Published 7th September 2015
Everyone is different and every relationship is unique. There are therefore a myriad reasons why 42% of marriages in the UK end in divorce.
Legally the only ground for a divorce is that the marriage has irretrievably broken down. This must be supported by one of five facts which must be established before the divorce is granted:
- Unreasonable behaviour
- Two years’ separation with consent
- Five years’ separation
However behind the legal requirements and stipulations there are always a range of more personal and tangible issues. Research shows that the 10 most common reasons for divorce are:
Although it is commonly assumed that the vast majority of divorces are as a result of infidelity, the latest figures show that in fact extramarital affairs are cited in only 14% of all UK divorces.
Financial problems can put a strain on a relationship and research suggests that nearly half of all divorces stem from money problems. As well as simply not having enough cash for the basics, problems can arise when one partner feels the other is not contributing enough or that one is making all the spending decisions. Money problems often lead to other issues including depression and a lack of self-worth which also impact negatively on a relationship.
3. Lack of communication
Once couples stop communicating effectively, relationships quickly break down. Not being able to talk through issues and problems means they are not settled amicably and can quickly turn into insurmountable problems that neither party is able to talk about in an effective, constructive manner.
Abuse can take many forms – physical, mental and physical – none of which are conducive to a healthy relationship. Constant fighting, whether it’s physical or verbal, is draining and unhealthy for both parties. Volatile relationships rarely result in a happy marriage and usually end up in the divorce courts.
Sadly despite the best of intentions, some people simply grow apart wanting different things from their relationships and lives. This is particularly true of couples who marry young before they have perhaps established themselves in careers or discovered new interests. Incompatibility can also result in one or other of the parties hooking up with someone they feel they share more in common with leading to infidelity.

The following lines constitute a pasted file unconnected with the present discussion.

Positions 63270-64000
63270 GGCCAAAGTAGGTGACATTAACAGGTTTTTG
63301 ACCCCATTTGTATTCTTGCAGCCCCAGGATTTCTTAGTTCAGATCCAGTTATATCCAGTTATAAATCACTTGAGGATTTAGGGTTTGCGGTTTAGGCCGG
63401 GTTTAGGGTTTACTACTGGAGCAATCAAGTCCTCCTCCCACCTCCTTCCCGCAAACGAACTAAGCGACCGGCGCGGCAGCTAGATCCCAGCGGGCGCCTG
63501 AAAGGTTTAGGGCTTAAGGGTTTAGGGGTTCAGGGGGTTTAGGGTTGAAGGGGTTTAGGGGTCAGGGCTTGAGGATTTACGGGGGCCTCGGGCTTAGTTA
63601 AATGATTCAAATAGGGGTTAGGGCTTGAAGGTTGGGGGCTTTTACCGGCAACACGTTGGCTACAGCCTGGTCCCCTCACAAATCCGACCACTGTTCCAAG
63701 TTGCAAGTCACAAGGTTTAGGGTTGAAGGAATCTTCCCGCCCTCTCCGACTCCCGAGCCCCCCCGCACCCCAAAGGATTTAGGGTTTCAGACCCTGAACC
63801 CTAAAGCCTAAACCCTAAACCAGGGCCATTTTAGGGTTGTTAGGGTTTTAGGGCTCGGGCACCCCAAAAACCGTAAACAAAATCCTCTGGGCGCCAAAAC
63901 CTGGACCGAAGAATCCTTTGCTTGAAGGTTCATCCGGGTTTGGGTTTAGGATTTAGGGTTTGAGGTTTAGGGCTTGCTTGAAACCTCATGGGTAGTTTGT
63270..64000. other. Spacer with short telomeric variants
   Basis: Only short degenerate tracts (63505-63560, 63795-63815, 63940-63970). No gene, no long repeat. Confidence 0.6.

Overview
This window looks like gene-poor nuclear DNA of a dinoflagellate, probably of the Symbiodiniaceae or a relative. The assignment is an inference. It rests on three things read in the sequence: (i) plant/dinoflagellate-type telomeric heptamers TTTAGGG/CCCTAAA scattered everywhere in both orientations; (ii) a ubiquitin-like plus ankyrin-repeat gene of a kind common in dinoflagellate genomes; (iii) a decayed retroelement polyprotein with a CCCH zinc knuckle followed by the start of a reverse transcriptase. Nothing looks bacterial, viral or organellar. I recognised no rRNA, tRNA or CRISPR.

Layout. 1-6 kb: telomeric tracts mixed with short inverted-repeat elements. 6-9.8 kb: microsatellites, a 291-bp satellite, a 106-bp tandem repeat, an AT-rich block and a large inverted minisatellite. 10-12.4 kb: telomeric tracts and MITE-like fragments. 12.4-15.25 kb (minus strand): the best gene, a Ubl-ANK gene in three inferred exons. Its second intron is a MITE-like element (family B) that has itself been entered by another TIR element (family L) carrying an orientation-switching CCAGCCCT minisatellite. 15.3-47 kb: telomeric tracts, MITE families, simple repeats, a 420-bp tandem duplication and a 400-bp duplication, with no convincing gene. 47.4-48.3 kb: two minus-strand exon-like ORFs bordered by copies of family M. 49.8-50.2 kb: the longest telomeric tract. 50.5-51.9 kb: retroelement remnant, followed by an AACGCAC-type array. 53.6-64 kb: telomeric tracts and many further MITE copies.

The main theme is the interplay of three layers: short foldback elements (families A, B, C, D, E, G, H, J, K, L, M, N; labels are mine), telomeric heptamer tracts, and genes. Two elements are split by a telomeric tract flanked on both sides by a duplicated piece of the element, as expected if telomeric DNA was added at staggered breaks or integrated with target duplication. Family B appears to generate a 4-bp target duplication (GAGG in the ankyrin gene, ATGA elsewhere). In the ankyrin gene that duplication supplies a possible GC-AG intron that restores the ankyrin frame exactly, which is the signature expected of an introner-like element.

Many relationships just aren’t meant to be and after the excitement of dating and the big day itself some couples realise they just simple don’t make each other happy.
Whether it’s to alcohol, gambling, drugs or something else, addiction can completely dominate an individual’s life and change their personality. Serious addiction can lead to unemployment and money issues and addicts often lie, cheat and steal to fund their addiction. It is therefore not surprising that addiction is a major contributor to relationship breakups.
8. Parenting differences
Anyone with children will know that the images in the glossy magazines of perfect parents with their perfect children is a myth. Bringing up children is tough; most people’s lifestyles change overnight as do their priorities. If parents can’t agree on the basic as to how they wish to raise their children it can result in conflict and ultimately the breakdown of the relationship.
9. Physical change
Sadly many relationships fail when one of the parties no longer looks like they did on their wedding day. The physical side of a relationship is important in a marriage and if one partner is no longer attracted to the other then the resulting rejection and resentment can soon erode the relationship.
10. Religious and cultural differences
It’s easy in the early days to believe that love can overcome any differences. However once the routine of married life is established these differences can become significant particularly when it comes down to agreeing on how to raise children. Sometimes religious and cultural differences can just be too ingrained to overcome.
The information and opinions provided here are for information purposes only. They are not intended to constitute legal or other professional advice, and should not be relied on or treated as a substitute for specific advice relevant to particular or individual circumstances.